Reparations: “Feel-Good Fantasy With Zero Practicality”

With liberal politicians pushing a more radical legislative agenda ahead of the upcoming election season, reparations is once again being discussed on Capitol Hill. The last time this was an issue was 2008.

In an interview with One America News political correspondent Chanel Rion, Project 21 member Derrick Hollie called the idea of the government allocating taxpayer dollars to black Americans now, as a means of atoning for slavery that occurred more than 150 years ago and predated the founding of the nation, a “feel-good fantasy with zero practicality.”

Derrick plainly explained:

Anybody who’s owed reparations unfortunately passed away a long time ago. And anyone who’s responsible to pay reparations also passed away a long time ago.

And I just think – right now – there are bigger issues for the black community that must be addressed.

In his discussion with OAN’s Rion, Derrick noted that some liberal politicians may be motivated out of a sense of collective guilt. In the same segment, U.S. Rep. Louie Gohmert highlighted the past partisan support for slavery and Jim Crow laws.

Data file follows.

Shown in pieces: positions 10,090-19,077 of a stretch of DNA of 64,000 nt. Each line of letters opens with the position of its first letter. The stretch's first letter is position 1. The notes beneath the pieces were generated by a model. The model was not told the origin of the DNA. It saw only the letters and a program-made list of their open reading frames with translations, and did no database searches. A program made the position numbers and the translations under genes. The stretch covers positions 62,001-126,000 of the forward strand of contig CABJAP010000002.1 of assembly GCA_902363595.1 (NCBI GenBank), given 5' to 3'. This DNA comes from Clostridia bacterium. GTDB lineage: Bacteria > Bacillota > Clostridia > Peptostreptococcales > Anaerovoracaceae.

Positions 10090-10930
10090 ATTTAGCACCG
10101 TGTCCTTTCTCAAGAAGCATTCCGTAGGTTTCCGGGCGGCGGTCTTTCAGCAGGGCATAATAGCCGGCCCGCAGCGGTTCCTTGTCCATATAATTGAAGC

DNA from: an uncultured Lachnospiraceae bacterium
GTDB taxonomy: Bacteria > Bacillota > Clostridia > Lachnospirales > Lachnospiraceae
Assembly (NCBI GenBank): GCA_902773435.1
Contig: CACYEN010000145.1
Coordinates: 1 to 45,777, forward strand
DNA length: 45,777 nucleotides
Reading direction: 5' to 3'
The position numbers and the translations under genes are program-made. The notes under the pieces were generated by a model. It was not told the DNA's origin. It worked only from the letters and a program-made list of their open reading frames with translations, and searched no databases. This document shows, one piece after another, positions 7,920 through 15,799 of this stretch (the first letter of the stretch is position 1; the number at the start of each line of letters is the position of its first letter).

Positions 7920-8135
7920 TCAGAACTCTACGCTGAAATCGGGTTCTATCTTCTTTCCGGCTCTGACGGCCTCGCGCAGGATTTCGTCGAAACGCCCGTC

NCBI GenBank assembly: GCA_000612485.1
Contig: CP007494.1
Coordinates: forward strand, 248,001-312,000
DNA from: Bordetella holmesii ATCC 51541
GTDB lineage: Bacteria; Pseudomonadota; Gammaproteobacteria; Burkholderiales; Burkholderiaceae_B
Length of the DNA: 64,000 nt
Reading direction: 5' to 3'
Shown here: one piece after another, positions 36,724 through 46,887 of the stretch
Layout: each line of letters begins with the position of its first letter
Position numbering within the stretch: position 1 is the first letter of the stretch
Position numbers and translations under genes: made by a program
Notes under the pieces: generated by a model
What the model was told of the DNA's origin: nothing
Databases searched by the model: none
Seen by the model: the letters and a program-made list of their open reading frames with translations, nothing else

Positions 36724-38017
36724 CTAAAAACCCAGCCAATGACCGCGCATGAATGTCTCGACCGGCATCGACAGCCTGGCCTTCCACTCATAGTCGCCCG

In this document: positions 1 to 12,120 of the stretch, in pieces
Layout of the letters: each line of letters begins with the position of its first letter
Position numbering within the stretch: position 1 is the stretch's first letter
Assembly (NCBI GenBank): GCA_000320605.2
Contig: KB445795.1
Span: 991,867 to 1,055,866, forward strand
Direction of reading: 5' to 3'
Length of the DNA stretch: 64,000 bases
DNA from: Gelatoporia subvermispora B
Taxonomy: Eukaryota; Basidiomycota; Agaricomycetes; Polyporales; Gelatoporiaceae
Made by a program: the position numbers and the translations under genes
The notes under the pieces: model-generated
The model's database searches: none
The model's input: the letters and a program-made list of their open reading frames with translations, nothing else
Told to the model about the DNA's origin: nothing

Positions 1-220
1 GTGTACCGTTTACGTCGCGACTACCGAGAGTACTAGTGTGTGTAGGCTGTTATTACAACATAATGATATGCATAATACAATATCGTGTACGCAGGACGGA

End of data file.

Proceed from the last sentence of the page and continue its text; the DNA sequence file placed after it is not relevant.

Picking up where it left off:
In addition, Derrick said that support for slavery reparations could also prompt reparations demands from other groups. If blacks get a payment, he pointed out:

There’s a lot of people in this country who – if you start looking at it, pulling back the covers – are also due reparations. Not just black Americans.

I also point out Native Americans. Are they not due reparations as well?

You’re gonna go down a rabbit’s hole you can’t get out of when you start having these kinds of conversations.

In fact, just since the recent congressional hearing on slavery reparations, Derrick was proven right. U.S. Sen. Elizabeth Warren – who had already embraced the idea of Native American reparations – also began discussing the possibility of reparations for people in same-sex relationships.

Project 21, a leading voice of black conservatives for over 25 years, is sponsored by the National Center for Public Policy Research. Its members have been quoted, interviewed or published over 40,000 times since the program was created in 1992. Contributions to the National Center are tax-deductible and greatly appreciated, and may be earmarked exclusively for the use of Project 21.